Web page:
During the dirty ‘30s, drought and overworked fields turned the southwestern plains into a giant dustbowl. Thousands of farmers were forced into bankruptcy; homes were buried to their roofs in dust; the government bought cattle for $1 a head to keep them from starving in abandoned, barren fields. Nearly a century later and we are still discovering the vital role soil plays in our interconnected environment.
We’ve learned soil is a ‘carbon sink’. Meaning, like old forests and oceans, healthy soil stores more carbon than it releases. Scientists say soil holds more carbon than the atmosphere, and all plant life combined!
However, soil is also quick to release the carbon it holds when disturbed by tilling, pesticides, and over-farming. This is where compost comes in.
A recent 19-year study of compost use out of the University of California Davis shows that depleted soil treated with compost is able to retain carbon better and grabs more carbon dioxide from the air. And the soil continued to improve years after the first compost application. To combat climate change and our rapidly increasing carbon dioxide levels, experts agree that we’ll need to tap into the vast carbon sinks available in the world’s soils.
“One reason we keep losing organic matter from soils is that our focus is on feeding the plant, and we forget the needs of others who provide important services in soil like building organic carbon,” says Kate Scow, director of the UC Davis Russell Ranch Sustainable Agriculture Facility. “We need to feed the soil, too.”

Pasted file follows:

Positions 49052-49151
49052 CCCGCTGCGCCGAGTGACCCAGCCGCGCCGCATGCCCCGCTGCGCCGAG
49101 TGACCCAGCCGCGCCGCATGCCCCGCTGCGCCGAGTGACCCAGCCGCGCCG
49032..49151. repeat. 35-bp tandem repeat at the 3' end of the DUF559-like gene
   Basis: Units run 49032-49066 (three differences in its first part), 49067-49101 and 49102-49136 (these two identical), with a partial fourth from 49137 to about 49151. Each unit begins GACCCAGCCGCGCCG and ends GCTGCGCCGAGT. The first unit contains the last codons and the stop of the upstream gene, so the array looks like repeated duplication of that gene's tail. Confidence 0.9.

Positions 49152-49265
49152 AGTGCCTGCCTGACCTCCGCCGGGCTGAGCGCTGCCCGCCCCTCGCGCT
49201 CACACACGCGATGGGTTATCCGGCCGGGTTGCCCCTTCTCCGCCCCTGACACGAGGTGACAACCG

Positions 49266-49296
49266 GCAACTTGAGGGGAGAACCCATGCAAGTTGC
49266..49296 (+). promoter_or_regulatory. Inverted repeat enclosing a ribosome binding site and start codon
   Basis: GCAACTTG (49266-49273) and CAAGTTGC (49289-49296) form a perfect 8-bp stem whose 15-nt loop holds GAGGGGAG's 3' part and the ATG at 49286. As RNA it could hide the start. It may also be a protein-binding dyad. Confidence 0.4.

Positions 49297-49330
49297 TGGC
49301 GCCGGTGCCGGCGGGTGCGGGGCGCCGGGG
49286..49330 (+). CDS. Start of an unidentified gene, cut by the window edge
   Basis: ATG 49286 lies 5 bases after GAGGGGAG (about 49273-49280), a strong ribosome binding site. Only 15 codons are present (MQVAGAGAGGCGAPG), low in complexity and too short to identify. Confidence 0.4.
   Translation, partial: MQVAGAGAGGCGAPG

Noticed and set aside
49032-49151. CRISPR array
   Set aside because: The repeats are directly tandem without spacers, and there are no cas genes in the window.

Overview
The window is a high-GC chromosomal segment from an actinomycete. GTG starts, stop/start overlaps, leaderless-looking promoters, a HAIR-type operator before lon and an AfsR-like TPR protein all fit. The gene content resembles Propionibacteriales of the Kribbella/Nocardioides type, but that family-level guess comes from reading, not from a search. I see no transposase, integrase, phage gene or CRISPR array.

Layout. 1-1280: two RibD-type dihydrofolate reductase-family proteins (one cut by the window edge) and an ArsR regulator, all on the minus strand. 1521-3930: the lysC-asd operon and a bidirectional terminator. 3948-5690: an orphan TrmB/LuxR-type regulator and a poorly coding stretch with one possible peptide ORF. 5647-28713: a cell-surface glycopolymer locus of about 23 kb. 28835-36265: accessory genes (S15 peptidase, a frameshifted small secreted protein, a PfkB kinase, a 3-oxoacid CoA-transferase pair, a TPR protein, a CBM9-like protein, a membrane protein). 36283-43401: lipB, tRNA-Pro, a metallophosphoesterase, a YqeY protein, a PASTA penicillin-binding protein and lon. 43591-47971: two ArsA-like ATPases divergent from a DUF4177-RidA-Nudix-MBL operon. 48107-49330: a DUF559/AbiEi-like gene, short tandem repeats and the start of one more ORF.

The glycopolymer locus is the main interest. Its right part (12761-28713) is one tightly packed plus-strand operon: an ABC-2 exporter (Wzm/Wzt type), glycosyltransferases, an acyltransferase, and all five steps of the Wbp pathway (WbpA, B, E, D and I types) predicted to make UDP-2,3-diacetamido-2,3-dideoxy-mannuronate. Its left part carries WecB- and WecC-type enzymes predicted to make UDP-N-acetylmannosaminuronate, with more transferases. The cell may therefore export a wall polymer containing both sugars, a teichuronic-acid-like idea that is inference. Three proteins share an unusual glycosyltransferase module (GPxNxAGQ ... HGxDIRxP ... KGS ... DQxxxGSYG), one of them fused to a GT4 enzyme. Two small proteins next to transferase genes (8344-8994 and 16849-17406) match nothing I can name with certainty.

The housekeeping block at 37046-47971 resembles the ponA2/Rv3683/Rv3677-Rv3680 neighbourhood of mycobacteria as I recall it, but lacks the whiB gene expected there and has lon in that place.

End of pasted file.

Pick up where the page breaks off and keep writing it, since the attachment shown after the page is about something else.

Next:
Studies also show that carbon and hungry microbes contained in compost make soil more fertile. “Surprise!” said no one who’s ever used compost. SWALCO and the University of Illinois are currently conducting a two-year study to measure the effects of compost on local soil as part of a USDA grant. Those findings will be released in 2022.
Compost also has a second climate fighting benefit— methane reduction. When organic waste like food and yard waste breaks down in a landfill, methane is created. Methane is a greenhouse gas 20 to 30 times more potent than carbon dioxide, and landfills are the 3rd largest contributor of methane in the U.S. By diverting food and organic waste away from landfills to make compost, less methane is released into the atmosphere.
So the next time you throw your coffee grounds and banana peels in your compost bin, realize you’re doing a lot more than saving waste, you’re also combating climate change.
This material is based upon work supported by the U.S. Department of Agriculture, under agreement number NR203A750001C028. USDA is an equal opportunity provider and employer.